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Clarke v McCullough, High Court of Justice in Northern Ireland, 21 December 2012

27 August 2013
The issues

Cancellation of contracts made in a Consumer’s Home or Place of Work etc Regulations 2008 Regulation 7 – mitigation of loss – replacement vehicle

The facts

The court was asked to determine quantum of damages for the plaintiff (C) against the defendant (M) following a road traffic accident whereby the defendant opened the driver’s door of her parked vehicle, giving rise to an impact with the nearside of the plaintiff’s moving vehicle.

The plaintiff sought damages for the following:
(a) the cost of hiring a replacement vehicle from 12 April 2010 to 5 March 2011, period of 328, totalling £32,380.97
(b) repairs to the plaintiff’s vehicle £2,496.68
(c) vehicle storage charges for a period of 244 days at £2,214.00
(d) insurance policy excess of £200.00

Items (b) and (d) were no longer disputed once liability had been decided.

In regards to item (a) there were five successive hire agreements with the defendant disputing the amount claimed. The main issue was whether the defendant had established that the plaintiff had failed to take reasonable steps to mitigate his loss or acted unreasonably in the mitigation measures he undertook. In addition to this the court considered whether the cancellation notices in respect of the credit hire agreements of 14 April 2010 and 14 July 2010 were unenforceable by reason of non-compliance with Regulation 7 of Cancellation of Contracts made in the Consumer’s Home or Place of Work etc Regulations 2008.

The decision

The main question for the court was the reasonableness of the plaintiff’s conduct throughout the duration of almost eleven months hire. A clear hiatus was reached at the time of the third of five hire agreements expired and was to be superseded by the fourth, on 23rd September 2010. As of September 2010 there was no end in sight in regards to the ongoing dispute in respect of liability and the future was impossible to predict yet hire charges continued to be incurred. At this juncture the plaintiff accepted a superior replacement vehicle thereby committing himself to a higher rate of hire, despite the fact that his vehicle could be repaired for some £2500.00. The court found that at this point the plaintiff had two options: to commit himself to a further period of incalculable and indefinite hire or to pay for the repairs to his own vehicle. The court concluded that the defendant had discharged the burden of establishing that the plaintiff’s failure to arrange for the repair of his vehicle at his own expense by 23 September 2010 was as a matter of law a failure to take reasonable steps in mitigation of his loss.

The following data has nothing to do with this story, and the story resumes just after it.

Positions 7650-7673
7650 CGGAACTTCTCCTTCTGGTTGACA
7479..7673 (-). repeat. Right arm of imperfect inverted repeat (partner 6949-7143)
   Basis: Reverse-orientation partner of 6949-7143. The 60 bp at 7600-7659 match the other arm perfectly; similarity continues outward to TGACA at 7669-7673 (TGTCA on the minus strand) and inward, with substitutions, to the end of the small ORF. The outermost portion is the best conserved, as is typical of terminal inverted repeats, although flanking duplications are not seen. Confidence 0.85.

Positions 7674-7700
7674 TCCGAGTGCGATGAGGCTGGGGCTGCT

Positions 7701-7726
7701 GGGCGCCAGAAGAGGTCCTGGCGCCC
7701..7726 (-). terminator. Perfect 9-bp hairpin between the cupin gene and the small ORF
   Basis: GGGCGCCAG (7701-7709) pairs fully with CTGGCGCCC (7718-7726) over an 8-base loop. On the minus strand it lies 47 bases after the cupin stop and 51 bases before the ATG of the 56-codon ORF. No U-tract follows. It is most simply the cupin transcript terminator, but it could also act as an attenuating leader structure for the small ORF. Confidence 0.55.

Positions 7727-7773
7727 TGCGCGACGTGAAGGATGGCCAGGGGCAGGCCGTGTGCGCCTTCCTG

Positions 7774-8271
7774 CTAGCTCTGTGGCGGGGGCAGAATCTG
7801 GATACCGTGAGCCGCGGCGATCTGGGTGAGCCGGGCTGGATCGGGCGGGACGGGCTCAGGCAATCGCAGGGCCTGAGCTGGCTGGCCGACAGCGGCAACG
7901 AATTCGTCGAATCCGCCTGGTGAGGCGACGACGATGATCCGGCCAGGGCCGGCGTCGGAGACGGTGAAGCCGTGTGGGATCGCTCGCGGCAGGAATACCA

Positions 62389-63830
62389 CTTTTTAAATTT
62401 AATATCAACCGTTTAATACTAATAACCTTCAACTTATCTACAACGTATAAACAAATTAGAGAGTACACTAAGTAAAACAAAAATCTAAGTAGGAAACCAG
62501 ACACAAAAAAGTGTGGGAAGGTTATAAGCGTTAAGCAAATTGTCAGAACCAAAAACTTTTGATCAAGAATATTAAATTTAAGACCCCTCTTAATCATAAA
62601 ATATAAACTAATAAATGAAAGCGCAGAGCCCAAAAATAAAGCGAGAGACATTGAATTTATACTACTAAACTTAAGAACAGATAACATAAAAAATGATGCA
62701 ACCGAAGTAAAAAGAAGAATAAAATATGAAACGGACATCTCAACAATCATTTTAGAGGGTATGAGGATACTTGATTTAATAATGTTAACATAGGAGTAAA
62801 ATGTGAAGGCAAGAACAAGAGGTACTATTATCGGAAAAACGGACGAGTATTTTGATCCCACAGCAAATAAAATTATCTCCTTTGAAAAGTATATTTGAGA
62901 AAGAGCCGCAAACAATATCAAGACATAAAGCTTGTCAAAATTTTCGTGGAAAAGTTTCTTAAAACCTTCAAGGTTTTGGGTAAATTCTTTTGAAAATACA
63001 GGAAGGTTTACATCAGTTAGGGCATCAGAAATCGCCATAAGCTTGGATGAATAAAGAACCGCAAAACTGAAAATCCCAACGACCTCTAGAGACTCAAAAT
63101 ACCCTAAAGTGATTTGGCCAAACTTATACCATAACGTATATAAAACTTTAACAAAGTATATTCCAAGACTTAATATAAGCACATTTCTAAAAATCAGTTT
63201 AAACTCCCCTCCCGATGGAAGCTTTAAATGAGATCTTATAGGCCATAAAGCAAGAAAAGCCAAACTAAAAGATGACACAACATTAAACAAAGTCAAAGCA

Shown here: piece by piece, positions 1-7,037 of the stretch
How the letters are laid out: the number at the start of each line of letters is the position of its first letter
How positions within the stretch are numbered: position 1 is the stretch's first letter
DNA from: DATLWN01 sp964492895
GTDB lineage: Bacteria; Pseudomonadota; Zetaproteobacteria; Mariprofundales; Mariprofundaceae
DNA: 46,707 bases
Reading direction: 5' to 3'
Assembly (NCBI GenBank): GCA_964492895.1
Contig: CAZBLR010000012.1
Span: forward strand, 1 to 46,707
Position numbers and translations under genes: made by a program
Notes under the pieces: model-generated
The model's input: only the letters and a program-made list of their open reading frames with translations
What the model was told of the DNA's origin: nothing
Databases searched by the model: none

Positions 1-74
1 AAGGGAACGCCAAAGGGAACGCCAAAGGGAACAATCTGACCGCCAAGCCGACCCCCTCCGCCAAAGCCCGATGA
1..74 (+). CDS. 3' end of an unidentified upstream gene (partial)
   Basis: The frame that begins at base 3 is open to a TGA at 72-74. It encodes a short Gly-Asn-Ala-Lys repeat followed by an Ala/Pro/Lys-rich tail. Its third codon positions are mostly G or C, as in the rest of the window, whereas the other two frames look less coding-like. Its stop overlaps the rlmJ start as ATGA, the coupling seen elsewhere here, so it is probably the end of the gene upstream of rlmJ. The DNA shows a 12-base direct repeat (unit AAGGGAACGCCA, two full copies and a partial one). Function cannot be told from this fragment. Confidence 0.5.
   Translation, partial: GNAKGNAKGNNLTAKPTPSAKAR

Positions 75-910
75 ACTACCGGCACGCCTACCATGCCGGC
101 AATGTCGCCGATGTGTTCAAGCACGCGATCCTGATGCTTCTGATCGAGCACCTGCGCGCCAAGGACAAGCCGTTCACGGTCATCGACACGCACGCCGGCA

In respect of the enforceability of the hire agreements of 14 April 2010 and 14 July 2010 the issue of enforceability was irrelevant as the plaintiff through his ‘protection’ insurance policy had discharged fully his contractual liability to Accident Exchange. As such the plaintiff’s claim was for a financial loss already incurred by him and such loss was recoverable as a matter of law.

The plaintiff’s recoverable damages were therefore as follows:

(a) cost of repairing his vehicle £2,496.68
(b) insurance policy excess payment of £200.00
(c) vehicle storage from 1 May 2010 to 23 September 2010, a period of 145 days, £1,305.00 (inclusive of VAT)
(d) cost of hiring replacement vehicle from 12 April 2010 to 23 September 2010, a period of 164 days, £8,263.94 (inclusive of VAT)
(e) the administration fee of £30.00 and engineer’s fee of £58.75, neither of which were in dispute, £88.75
(f) total: £12,408.37

Report prepared by Emma Hearn, Insurance Claims and Public Risk Department, Exeter

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